• One parent decides to relocate and move out of state or far from the other parent.
  • A former spouse remarries or begins to cohabitate with another person.
  • A former spouse loses his or her job, suffers a substantial decrease in income, or gains new employment or promotion.
  • A child's needs change, including cases in which a child develops or has complicated special needs.
  • One parent is interfering with a child's relationship with the other parent.
  • A former spouse's physical or mental condition has deteriorated, such as by drug or alcohol abuse.
  • A former spouse is convicted of a crime.

Notably, when a proposed modification involves child custody or visitation, it must also be in the best interest of the child. Our family law attorneys understand that living with an unworkable child custody arrangement can cause great stress for parents and harm to children. For clients in need of child custody modifications, we work as quickly as possible so appropriate changes are made to meet current needs.

Enforcement of Custody and Financial Orders

Orders related to a divorce or child custody arrangement must be followed. Unfortunately, all too often, people do not always abide by the terms of court orders and custody agreements. Connecticut law provides remedies to enforce judgments, orders, and agreements, such as withholding income, placing liens on property, driver's license suspension, and even jail.

If you have any questions about enforcing a judgment, order, or agreement, the attorneys at The Family Law Firm of Healy + Eliot are more than ready to help you find the best path forward. Call The Family Law Firm of Healy + Eliot at our New Canaan law office for immediate assistance.

The Importance of a Proactive Approach in Modification and Enforcement Cases

With family law issues in Connecticut, it is always best to take a proactive approach. This is especially important in modification and enforcement cases—no matter what side of the issue you are on. You should be prepared to take swift action if:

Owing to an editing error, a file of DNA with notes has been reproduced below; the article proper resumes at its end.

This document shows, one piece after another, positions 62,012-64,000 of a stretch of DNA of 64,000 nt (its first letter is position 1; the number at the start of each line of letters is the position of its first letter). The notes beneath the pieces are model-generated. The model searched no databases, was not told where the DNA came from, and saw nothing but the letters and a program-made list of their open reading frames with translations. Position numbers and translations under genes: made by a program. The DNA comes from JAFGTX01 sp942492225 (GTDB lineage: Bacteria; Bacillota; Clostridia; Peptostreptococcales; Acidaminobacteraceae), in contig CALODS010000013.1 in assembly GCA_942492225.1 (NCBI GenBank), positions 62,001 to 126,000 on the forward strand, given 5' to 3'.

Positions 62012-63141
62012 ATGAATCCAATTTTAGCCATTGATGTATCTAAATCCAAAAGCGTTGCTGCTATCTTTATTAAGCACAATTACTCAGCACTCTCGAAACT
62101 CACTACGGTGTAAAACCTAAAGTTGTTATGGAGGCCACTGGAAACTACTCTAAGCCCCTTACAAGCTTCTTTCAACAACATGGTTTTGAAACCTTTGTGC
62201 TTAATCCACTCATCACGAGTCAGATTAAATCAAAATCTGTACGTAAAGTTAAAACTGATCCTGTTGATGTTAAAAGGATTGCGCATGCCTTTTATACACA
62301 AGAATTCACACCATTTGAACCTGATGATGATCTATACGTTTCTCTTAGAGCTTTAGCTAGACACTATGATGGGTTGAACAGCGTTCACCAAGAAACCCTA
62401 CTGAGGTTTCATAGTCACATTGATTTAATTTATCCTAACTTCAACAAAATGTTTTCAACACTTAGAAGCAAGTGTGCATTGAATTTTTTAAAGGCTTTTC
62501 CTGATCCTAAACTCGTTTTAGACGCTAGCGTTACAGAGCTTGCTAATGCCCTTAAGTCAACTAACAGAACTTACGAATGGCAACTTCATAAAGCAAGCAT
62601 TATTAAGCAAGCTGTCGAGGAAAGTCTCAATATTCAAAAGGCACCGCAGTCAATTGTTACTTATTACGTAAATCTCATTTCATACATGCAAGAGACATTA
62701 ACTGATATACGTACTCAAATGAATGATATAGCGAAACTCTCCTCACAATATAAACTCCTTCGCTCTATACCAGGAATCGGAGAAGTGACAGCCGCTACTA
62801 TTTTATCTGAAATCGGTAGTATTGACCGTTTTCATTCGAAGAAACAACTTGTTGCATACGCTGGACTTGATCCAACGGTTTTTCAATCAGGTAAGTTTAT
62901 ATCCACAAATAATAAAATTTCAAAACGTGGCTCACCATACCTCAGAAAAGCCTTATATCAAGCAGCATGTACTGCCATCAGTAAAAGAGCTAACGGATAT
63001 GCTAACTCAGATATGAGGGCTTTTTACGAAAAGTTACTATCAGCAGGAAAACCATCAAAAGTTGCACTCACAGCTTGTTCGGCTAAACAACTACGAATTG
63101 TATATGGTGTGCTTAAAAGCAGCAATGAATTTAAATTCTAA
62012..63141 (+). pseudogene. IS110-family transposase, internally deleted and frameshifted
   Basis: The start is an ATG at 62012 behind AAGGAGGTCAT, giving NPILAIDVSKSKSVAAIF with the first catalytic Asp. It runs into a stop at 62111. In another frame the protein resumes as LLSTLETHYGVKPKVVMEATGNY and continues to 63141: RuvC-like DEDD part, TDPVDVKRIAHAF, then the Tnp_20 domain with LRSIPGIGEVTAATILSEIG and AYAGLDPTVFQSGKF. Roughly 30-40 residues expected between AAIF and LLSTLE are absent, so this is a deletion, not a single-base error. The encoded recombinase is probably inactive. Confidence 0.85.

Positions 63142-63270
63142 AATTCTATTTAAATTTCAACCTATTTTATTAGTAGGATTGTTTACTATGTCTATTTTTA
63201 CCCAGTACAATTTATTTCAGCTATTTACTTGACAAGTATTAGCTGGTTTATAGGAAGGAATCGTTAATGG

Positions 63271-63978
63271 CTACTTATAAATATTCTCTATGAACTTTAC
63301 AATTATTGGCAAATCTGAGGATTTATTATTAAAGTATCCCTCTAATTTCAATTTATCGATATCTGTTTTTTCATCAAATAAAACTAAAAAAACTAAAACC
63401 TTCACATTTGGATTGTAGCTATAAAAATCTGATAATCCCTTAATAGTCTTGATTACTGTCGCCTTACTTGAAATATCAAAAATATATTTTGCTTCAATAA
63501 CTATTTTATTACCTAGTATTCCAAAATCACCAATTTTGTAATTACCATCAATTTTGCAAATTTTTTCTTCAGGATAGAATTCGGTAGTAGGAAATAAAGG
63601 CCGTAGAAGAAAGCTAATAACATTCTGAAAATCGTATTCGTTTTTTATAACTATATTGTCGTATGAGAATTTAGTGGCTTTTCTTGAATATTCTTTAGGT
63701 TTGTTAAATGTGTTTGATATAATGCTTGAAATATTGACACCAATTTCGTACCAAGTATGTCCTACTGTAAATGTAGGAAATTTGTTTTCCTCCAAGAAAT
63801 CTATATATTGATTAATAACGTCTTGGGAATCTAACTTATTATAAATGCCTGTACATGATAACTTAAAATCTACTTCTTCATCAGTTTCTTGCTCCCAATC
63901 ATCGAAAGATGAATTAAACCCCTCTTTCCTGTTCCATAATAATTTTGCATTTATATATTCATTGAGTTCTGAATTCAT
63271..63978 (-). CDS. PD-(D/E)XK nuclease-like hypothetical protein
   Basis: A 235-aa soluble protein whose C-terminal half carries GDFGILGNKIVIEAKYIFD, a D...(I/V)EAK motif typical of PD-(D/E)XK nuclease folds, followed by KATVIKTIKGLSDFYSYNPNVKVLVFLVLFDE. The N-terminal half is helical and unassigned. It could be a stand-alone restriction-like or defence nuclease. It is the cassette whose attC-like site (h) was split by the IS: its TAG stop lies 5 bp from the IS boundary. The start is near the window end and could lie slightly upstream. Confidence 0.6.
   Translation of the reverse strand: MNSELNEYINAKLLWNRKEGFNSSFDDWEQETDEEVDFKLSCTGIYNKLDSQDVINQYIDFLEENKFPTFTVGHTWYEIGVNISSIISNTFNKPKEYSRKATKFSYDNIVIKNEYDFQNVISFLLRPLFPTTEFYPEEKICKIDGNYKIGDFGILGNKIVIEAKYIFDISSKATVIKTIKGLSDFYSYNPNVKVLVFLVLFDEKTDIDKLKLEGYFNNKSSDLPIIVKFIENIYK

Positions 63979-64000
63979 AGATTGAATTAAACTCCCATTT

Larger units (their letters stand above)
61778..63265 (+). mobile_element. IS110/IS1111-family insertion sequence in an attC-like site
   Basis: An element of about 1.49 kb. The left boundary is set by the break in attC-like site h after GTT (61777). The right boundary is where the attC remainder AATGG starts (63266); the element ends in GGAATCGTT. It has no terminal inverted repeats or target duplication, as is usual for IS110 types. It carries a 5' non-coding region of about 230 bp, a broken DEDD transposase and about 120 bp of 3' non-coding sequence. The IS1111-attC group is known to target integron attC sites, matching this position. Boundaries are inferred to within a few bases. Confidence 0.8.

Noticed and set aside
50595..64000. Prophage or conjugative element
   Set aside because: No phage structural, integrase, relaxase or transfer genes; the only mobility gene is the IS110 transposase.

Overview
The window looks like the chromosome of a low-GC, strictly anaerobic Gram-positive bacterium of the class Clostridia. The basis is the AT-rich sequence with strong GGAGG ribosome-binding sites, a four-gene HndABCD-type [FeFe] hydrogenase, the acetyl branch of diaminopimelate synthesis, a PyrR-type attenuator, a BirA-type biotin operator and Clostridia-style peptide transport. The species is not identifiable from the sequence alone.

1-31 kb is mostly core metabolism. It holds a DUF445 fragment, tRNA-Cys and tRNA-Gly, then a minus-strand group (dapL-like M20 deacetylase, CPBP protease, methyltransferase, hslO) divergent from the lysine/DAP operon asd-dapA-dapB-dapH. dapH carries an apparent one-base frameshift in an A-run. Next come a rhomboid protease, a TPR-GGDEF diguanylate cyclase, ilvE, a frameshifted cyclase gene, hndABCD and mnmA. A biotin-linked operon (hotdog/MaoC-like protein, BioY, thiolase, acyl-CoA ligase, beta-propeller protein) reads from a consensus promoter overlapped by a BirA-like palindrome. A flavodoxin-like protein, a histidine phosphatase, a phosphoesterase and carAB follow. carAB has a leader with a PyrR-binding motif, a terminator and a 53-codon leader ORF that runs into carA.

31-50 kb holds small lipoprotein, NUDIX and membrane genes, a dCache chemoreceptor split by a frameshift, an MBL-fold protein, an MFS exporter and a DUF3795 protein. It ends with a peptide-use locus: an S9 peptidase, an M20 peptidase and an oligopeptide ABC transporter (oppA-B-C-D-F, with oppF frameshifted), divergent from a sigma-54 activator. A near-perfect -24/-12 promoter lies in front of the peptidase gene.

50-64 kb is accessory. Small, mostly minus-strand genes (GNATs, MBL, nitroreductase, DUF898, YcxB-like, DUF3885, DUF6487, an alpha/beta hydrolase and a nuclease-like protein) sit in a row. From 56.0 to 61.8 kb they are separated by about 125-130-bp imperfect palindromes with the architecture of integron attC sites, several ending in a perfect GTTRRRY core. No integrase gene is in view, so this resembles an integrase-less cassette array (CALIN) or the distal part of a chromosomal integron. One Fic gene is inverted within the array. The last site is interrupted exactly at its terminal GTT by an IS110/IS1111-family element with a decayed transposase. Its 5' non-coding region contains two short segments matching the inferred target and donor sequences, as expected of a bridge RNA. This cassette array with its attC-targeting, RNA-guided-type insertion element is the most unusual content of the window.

• Your current judgment/agreement is not working and you want a modification
  • Your former partner is failing to abide by the terms of the judgment/agreement and you need to enforce your legal rights
  • You are falling behind on child support payments or spousal support payments and you are concerned about legal action

The sooner you address the matter, the better position you will be in to find a solution that works. With child custody & visitation issues, you must be doing what is right for you and your children. With child support and spousal support issues, it is easier to find financial solutions if you take action before anyone falls too far behind on their payments.

How Our Connecticut Family Law Attorneys Can Help

Connecticut family law is complicated. The conclusion of a case does not necessarily mean that the matter is resolved forever. At The Family Law Firm Healy + Eliot PLLC, our Fairfield County family law firm helps clients with the full range of modification and enforcement issues. We are ready to begin working on your behalf immediately. Among other things, our Connecticut family law attorneys are prepared to:

  • Answer your questions and explain your rights under Connecticut law
  • Help you identify every avenue for modifying or enforcing a judgment/agreement
  • Gather all documents, records, legal paperwork, and other information
  • Represent you in settlement negotiations with your former partner
  • Take proactive steps to ensure that you can obtain the best outcome

We are committed to providing every client with the personalized, attentive legal guidance and support that they rightfully deserve. Family law modification cases and family law enforcement cases in Connecticut are both highly fact-specific. You can rely on our Connecticut family law attorneys to handle your case the right way.

Contact an Experienced New Canaan Family Lawyer for Immediate Help

If you need to pursue the modification or enforcement of a court order after divorce, please contact the Family Law Firm of Healy + Eliot for help.  We will take the time to understand your unique circumstances and determine the best way to present your case so you can achieve the result you want. 

To schedule an in-person or virtual meeting with one of our New Canaan family law attorneys, please call 203-652-8018 or complete our online contact form. We represent clients throughout Fairfield County, including New Canaan, Stamford, Bridgeport, Danbury, Greenwich, Stratford, Shelton, Westport, Norwalk, and Bethel.

The Family Law Firm of Healy + Eliot

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The Family Law Firm of Healy + Eliot is a boutique firm devoted exclusively to the practice of family law, including divorce, alimony, child support, property distribution, child custody and access, pre- and post-nuptial agreements, modifications and enforcement proceedings.